In clinical trials, dose-dependent elevations of serum alanine aminotransferase (ALT) at least 3 times the upper limit of the reference range occurred with elagolix sodium. Use the lowest effective dose of elagolix sodium and instruct patients to promptly seek medical attention in case of symptoms or signs that may reflect liver injury, such as jaundice. Promptly evaluate patients with elevations in liver tests to determine whether the benefits of continued therapy outweigh the risks.1

Reduced Efficacy with Estrogen-containing Contraceptives

Based on the mechanism of action of elagolix sodium, estrogen-containing contraceptives are expected to reduce the efficacy of elagolix sodium. The effect of progestin-only contraceptives on the efficacy of elagolix sodium is unknown. Advise women to use non-hormonal contraceptives during treatment with elagolix sodium and for one week after discontinuing elagolix sodium.1

Specific Populations

Pregnancy

Risk Summary: Exposure to elagolix sodium early in pregnancy may increase the risk of early pregnancy loss. Use of elagolix sodium is contraindicated in pregnant women. Discontinue elagolix sodium if pregnancy occurs during treatment.1

The limited human data with the use of elagolix sodium in pregnant women are insufficient to determine whether there is a risk for major birth defects or miscarriage. Although two cases of congenital malformations were reported in clinical trials with elagolix sodium, no pattern was identified and miscarriages were reported at a similar incidence across treatment groups.1

When pregnant rats and rabbits were orally dosed with elagolix during the period of organogenesis, postimplantation loss was observed in pregnant rats at doses 20 times the maximum recommended human dose (MRHD). Spontaneous abortion and total litter loss was observed in rabbits at doses 7 and 12 times the MRHD. There were no structural abnormalities in the fetuses at exposures up to 40 and 12 times the MRHD for the rat and rabbit, respectively.1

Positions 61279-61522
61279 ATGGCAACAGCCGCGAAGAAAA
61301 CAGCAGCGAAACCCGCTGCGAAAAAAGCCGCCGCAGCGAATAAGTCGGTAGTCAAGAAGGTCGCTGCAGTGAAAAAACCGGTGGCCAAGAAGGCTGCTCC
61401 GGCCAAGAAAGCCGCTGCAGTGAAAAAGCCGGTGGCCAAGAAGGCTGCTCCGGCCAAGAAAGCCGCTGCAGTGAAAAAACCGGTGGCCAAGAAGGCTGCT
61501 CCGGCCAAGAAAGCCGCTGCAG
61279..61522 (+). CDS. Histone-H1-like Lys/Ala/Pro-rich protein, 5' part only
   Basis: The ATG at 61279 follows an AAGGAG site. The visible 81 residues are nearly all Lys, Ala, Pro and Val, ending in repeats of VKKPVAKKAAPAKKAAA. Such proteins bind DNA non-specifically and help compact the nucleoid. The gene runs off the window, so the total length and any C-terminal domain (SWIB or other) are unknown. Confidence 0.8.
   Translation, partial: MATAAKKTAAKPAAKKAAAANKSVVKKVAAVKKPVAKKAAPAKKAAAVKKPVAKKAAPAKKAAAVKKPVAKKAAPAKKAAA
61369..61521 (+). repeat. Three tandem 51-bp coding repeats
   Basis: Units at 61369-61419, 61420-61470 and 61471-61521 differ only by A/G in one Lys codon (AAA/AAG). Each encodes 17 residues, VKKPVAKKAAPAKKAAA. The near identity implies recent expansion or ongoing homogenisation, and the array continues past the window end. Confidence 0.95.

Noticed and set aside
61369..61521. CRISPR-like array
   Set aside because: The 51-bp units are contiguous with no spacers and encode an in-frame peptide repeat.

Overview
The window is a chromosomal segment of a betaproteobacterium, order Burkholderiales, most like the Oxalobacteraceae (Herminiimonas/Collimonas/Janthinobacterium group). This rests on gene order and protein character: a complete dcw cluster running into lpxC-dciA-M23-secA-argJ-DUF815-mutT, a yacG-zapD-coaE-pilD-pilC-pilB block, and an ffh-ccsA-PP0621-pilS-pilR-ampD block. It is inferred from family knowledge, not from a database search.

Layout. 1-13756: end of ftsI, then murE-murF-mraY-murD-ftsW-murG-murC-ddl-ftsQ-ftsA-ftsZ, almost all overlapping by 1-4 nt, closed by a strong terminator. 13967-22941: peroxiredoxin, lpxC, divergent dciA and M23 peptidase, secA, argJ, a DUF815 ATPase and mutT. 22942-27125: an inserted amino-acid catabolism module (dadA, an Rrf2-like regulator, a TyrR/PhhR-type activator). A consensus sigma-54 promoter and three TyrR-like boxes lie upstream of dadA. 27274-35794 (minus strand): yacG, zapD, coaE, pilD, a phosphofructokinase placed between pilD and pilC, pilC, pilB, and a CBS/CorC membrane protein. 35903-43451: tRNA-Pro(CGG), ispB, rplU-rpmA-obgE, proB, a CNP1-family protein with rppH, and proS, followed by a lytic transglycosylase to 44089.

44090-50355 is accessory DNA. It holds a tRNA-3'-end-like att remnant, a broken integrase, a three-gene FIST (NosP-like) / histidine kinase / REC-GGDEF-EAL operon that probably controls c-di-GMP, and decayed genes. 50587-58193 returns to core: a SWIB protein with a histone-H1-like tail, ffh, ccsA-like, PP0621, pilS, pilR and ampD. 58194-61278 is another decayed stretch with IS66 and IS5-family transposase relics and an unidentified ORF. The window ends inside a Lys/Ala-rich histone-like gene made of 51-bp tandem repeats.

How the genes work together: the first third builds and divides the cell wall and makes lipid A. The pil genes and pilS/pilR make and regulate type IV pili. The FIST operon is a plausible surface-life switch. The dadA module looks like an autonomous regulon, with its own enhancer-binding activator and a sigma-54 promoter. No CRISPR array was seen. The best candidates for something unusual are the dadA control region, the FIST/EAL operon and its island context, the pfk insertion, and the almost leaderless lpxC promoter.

The background risk for major birth defects and miscarriage in the indicated population are unknown. In the U.S. general population, the estimated background risk of major birth defects and miscarriage in clinically recognized pregnancies is 2% to 4% and 15% to 20%, respectively.1

Human Data: There were 49 pregnancies reported in clinical trials of more than 3,500 women (of whom more than 2,000 had endometriosis) treated with elagolix sodium for up to 12 months. These pregnancies occurred while the women were receiving elagolix sodium or within 30 days after stopping elagolix sodium. Among these 49 pregnancies, two major congenital malformations were reported. In one case of infant cleft palate, the mother was treated with elagolix sodium 150 mg daily and the estimated fetal exposure to elagolix sodium occurred during the first 30 days of pregnancy. In one case of infant tracheoesophageal fistula, the mother was treated with elagolix sodium 150 mg daily and the estimated fetal exposure to elagolix sodium occurred during the first 15 days of pregnancy.1

Among these 49 pregnancies, there were five cases of spontaneous abortion (miscarriage) compared to five cases among the 20 pregnancies that occurred in more than 1100 women treated with placebo. Although the duration of fetal exposure was limited in elagolix sodium clinical trials, there were no apparent decreases in birth weights associated with elagolix sodium in comparison to placebo.1

Animal Data: Embryofetal development studies were conducted in the rat and rabbit. Elagolix was administered by oral gavage to pregnant rats (25 animals/dose) at doses of 0, 300, 600 and 1200 mg/kg/day and to rabbits (20 animals/dose) at doses of 0, 100, 150, and 200 mg/kg/day, during the period of organogenesis (gestation day 6-17 in the rat and gestation day 7-20 in the rabbit).1